Incumbent McCarty’s campaign cash exceeds Hendrix’s in Isle of Wight supervisor race

Published 5:35 pm Tuesday, October 3, 2023

Supervisor William McCarty’s reelection campaign had more than three times the amount of cash on hand as his challenger, Tracy Hendrix, as of the end of August, according to campaign finance reports each candidate filed in September.

Each is seeking the District 2 seat on Isle of Wight County’s Board of Supervisors.

Nearly three-fourths of McCarty’s campaign cash, according to his report, is left over from 2019, when he last faced an opponent.

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Hendrix reported just over $2,000 in contributions since beginning her campaign in June. 

McCarty, who began his reelection bid with more than $5,000 from his 2019 campaign, took in another $1,700 over the summer.

As of Aug. 31, McCarty had spent just over $1,500, or $273 more than Hendrix.

Hendrix spent just over $855 of her own money on yard signs, flyers and cards.

McCarty’s reports for the 2023 election cycle show three itemized donations from relatives, each in the amount of $500.

An earlier version of Hendrix’s report inaccurately reported a donation from The Smithfield Times. It was amended on Sept. 29 to instead list the dollar amount as an expense for advertising, though the error remained on a downloadable version on the Virginia Department of Elections’ website as of Oct. 3.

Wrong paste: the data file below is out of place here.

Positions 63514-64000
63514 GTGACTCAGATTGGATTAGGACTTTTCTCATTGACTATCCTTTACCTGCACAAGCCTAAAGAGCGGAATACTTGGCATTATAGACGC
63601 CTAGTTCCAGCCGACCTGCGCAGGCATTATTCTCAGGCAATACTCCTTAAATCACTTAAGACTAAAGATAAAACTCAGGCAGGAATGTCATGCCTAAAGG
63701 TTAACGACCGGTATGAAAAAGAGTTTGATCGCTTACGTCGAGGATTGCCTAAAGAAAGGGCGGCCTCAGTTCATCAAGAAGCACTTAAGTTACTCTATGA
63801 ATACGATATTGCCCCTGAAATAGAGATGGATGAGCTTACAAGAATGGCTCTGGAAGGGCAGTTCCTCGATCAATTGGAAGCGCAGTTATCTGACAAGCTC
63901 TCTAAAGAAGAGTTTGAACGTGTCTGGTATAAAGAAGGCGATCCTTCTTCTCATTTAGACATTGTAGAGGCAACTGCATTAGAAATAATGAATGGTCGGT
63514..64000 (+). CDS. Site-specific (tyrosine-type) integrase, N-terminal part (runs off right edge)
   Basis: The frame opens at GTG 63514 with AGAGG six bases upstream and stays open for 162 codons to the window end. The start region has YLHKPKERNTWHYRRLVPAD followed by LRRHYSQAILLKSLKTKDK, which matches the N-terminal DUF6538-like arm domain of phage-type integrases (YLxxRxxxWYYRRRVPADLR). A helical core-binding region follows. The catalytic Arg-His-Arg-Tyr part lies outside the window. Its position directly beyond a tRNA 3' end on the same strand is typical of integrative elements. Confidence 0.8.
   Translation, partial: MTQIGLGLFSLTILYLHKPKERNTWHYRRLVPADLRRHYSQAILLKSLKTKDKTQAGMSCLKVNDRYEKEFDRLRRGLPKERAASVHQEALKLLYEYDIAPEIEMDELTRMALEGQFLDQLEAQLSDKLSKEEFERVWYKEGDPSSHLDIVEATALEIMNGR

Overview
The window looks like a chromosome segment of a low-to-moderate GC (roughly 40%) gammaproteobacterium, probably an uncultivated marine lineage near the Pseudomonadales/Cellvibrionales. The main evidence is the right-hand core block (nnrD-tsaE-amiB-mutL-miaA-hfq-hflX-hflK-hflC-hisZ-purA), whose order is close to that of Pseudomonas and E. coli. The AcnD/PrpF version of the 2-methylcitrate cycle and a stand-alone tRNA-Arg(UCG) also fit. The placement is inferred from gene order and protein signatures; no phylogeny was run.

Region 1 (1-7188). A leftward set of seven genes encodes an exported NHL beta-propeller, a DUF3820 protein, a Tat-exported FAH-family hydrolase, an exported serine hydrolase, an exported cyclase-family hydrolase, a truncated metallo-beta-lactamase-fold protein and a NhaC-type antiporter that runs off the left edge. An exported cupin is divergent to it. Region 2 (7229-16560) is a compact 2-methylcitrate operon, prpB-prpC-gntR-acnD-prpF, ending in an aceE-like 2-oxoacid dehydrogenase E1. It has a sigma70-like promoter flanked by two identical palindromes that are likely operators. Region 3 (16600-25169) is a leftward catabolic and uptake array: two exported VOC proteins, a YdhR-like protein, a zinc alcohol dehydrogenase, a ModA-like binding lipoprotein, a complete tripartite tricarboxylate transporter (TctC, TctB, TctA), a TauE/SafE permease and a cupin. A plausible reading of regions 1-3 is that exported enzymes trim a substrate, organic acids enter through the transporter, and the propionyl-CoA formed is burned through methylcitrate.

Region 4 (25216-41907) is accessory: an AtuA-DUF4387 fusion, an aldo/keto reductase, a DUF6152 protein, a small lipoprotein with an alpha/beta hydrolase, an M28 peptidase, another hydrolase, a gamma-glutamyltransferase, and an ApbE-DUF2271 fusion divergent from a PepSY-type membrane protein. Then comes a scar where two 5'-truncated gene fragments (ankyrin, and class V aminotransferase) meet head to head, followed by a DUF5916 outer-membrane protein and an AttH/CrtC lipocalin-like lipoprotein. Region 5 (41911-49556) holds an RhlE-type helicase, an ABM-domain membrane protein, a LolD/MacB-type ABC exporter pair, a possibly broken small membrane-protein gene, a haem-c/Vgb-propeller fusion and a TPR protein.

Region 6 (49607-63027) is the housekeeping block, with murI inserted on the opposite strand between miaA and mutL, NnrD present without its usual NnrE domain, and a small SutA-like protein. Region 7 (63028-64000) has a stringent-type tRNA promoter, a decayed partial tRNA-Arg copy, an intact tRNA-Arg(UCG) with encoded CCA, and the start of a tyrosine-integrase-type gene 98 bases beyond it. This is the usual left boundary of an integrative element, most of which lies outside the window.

“The Smithfield Times has not, does not and will not, under my ownership, donate money to a political candidate,” said Steve Stewart, the newspaper’s publisher.

Renee Rountree, a candidate for the Smithfield-centric District 1 seat, reported no contributions or expenses through Aug. 31.

She was the only candidate to file by June 20 to get her name on the ballot, and as such will be the only candidate listed.

Chris Torre, a retired developer and organizer of community opposition to the controversial and now-scrapped Grange at 10Main mixed-use development, announced on Sept. 19 he would mount a write-in campaign for the seat. As is the case with all races, voters have the option of writing in a name of their choosing.

According to Voter Registrar Lisa Betterton, Torre as a write-in candidate and those who made the ballot are each required to file a statement of organization for their campaign committees, as well as a statement of economic interests.

Torre has the option of filing a request for exemption from campaign finance reporting if he certifies he intends to spend less than $1,000 of his own money and not solicit or accept donations. If he doesn’t, he too will be required to file regular campaign finance reports on a schedule set by the Virginia Department of Elections, Betterton said. The next report is due Oct. 16 for donations and expenses that occurred Sept. 1-30.

Joel Acree, who’s running unopposed for reelection to the District 4 seat, has filed for an exemption from campaign finance reporting, but Rountree has not, according to Betterton.